At age 12 I started going to a middle school that mixed kids from my working class neighborhood and those from more affluent areas. One of my first interactions with this new cohort was with a kid who told me the following joke, “I have a new cap gun that shoots caps. Wanna know which kind?” I didn’t care which kind but the punchline came all the same, “MexiCANS and Puerto RiCANS!” (I think he was hedging his bets to be honest). I was no PC warrior. My white friends occasionally joked about my race, and I gave it right back. This, however, coming from someone I knew only as a seat filler in one of my classes, seemed mean-spirited. I responded with a verbal threat which quieted the cackle of him and his friends. The next time he made a racially charged comment, I pinned his head forcefully against a locker while I explained to him tersely that I preferred to be left alone. Once it became obvious that I wasn’t one of those John Hughes please-don’t-shove-me-into-a-locker sort of nerds, I didn’t hear any more racisty comments from classmates. I should mention that other than the Larry situation, I never felt like any of the other kids from my neighborhood, which had a large Latino minority by the time I reached middle school but was still majority white, said or did anything racist toward me. In comparison, I once looked at the yearbook of a friend that moved to a slightly more affluent suburb nearby and found a few openly racist comments and many more that seemed to have racist undertones. He was mild-mannered and less pugnacious than me and on top of that was close to being the lone Latino in his school. My yearbook might have looked similar without the threat of a response to such slights.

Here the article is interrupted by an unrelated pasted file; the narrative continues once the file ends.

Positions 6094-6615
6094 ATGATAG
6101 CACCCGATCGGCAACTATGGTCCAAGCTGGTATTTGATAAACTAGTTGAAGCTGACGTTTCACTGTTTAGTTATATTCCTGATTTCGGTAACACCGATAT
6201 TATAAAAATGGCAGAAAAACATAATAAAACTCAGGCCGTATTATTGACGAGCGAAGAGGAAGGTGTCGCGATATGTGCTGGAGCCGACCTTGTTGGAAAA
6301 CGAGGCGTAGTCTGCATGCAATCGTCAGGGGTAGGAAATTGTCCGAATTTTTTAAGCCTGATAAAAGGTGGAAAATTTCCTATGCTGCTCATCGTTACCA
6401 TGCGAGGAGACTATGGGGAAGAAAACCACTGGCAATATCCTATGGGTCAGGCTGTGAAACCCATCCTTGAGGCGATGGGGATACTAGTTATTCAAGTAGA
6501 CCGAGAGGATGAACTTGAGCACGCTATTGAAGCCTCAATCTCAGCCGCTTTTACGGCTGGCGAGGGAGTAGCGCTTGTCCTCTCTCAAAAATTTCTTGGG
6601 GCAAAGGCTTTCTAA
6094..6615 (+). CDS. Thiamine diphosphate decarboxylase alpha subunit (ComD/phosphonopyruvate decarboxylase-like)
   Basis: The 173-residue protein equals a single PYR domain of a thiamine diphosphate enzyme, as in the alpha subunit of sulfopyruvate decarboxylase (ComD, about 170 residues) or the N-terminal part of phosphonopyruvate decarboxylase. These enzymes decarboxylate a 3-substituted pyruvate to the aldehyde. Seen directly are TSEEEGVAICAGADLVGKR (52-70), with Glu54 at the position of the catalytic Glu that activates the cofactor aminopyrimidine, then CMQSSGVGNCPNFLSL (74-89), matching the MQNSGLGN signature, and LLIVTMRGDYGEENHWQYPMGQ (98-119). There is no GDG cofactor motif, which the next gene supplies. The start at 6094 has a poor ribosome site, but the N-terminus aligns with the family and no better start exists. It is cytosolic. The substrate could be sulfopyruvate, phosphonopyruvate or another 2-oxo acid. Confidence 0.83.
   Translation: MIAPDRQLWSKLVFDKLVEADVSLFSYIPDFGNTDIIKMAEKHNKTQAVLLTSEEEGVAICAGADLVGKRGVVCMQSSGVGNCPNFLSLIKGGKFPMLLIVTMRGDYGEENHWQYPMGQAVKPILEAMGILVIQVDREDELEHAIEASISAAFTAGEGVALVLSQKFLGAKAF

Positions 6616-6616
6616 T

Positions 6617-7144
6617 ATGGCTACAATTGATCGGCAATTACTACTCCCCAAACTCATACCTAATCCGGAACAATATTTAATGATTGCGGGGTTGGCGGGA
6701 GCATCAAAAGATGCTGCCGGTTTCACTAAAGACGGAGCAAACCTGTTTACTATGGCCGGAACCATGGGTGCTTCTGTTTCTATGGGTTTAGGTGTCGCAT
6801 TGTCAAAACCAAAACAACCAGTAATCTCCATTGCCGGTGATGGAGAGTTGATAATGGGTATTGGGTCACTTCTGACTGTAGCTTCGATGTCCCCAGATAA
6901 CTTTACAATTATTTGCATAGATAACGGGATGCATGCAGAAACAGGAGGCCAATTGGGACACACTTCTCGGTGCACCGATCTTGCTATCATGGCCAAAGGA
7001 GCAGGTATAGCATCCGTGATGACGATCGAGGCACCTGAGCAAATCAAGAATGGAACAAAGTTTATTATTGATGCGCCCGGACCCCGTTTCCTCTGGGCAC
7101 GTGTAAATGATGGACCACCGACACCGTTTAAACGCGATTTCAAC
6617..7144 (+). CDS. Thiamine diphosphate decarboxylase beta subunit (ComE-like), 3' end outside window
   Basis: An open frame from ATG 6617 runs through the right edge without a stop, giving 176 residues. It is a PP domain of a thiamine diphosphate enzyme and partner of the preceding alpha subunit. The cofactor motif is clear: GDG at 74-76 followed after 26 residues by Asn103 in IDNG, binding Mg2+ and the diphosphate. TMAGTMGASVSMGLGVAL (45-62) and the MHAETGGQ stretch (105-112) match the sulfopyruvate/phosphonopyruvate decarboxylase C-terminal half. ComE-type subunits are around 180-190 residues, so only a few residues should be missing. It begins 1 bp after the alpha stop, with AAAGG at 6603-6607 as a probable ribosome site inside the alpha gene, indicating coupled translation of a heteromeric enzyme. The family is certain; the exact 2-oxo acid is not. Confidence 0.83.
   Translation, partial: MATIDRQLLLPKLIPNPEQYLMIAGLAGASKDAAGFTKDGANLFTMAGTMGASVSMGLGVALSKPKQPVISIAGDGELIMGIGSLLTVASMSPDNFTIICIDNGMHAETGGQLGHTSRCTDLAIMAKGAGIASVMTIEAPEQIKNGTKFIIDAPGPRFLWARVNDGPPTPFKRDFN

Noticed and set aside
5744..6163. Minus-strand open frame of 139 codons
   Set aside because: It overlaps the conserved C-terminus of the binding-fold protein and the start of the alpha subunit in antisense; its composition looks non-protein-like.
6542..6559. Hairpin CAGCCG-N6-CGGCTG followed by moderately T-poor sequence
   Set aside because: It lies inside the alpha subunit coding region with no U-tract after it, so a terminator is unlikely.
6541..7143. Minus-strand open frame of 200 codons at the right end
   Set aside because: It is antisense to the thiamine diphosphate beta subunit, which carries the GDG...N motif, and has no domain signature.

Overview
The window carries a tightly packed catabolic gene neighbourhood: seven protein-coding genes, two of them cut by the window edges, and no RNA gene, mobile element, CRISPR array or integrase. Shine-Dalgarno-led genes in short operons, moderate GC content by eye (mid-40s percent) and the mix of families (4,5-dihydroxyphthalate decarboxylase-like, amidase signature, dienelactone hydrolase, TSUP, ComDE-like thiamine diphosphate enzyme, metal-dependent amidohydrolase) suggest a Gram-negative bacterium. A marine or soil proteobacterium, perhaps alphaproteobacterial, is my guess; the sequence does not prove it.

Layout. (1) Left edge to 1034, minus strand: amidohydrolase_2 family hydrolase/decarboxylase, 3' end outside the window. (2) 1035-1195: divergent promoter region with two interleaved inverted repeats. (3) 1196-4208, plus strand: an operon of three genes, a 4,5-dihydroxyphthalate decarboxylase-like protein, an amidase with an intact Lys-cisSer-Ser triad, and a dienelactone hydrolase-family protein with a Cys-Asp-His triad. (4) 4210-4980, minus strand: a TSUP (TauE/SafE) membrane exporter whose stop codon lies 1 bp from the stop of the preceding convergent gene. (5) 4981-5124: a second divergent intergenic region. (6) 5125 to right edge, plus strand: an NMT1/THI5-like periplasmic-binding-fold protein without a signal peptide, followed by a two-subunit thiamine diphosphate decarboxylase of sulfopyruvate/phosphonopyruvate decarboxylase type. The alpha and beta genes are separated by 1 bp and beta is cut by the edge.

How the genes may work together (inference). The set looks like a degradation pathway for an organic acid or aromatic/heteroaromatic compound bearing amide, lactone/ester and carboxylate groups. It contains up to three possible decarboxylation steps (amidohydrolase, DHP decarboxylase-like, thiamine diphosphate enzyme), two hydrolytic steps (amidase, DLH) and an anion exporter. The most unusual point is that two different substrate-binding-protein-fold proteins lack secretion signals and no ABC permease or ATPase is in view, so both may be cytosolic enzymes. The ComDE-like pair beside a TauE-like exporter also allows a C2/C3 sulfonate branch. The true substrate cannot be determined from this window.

My 7th grade AP science teacher was an old, fairly mild-mannered man that trembled incessantly. He looked as if he should have retired a while back, but he was still chugging along. Although it was an AP class with mostly well-behaved students, the teacher sometimes had problems reining in a group of kids that tended to goof off. They were the “cool” kids, and I was not “cool”, not even in an AP class. I was very shy and did not speak up unless called upon. One day in the middle of the school year, one of these kids made a joke that got much of the class laughing. The teacher became uncharacteristically irate. That quieted most of the students, but there were a few of us, myself included, who couldn’t put an abrupt stop to our laughter. After the fit of laughter had ended, the teacher singled me out and asked to talk to me in the hallway. Here my memory becomes fuzzy. I don’t recall if I tried to explain or profess my innocence. It just happened all of a sudden that this teacher had his hand around my throat. I don’t remember him saying a word. I just remember his eyes burning with rage and his whole body trembling as he tried to channel some strength into throttling me. My eyes watered up, and I briefly thought of punching him. But after the initial shock, I realized I wasn’t in any real danger. I also didn’t think it would be right to punch a decrepit old man. So, I grabbed a hold of his wrist and removed his hand from my throat. I walked into the nearest boys bathroom and wept in a stall for a short while. I was more hurt than anything. I handed in my homework on time, paid attention in class, and got good grades. I didn’t think that meant that he would like me, but I at least thought that he would respect me. Anyhow, the next day we were both in class as if nothing had happened. It is possible he had been under the impression that I had instigated the laughter, although as I said, I was not a part of the problematic clique. I think it more likely that he had a deep-seeded dislike of me because of what he thought I represented.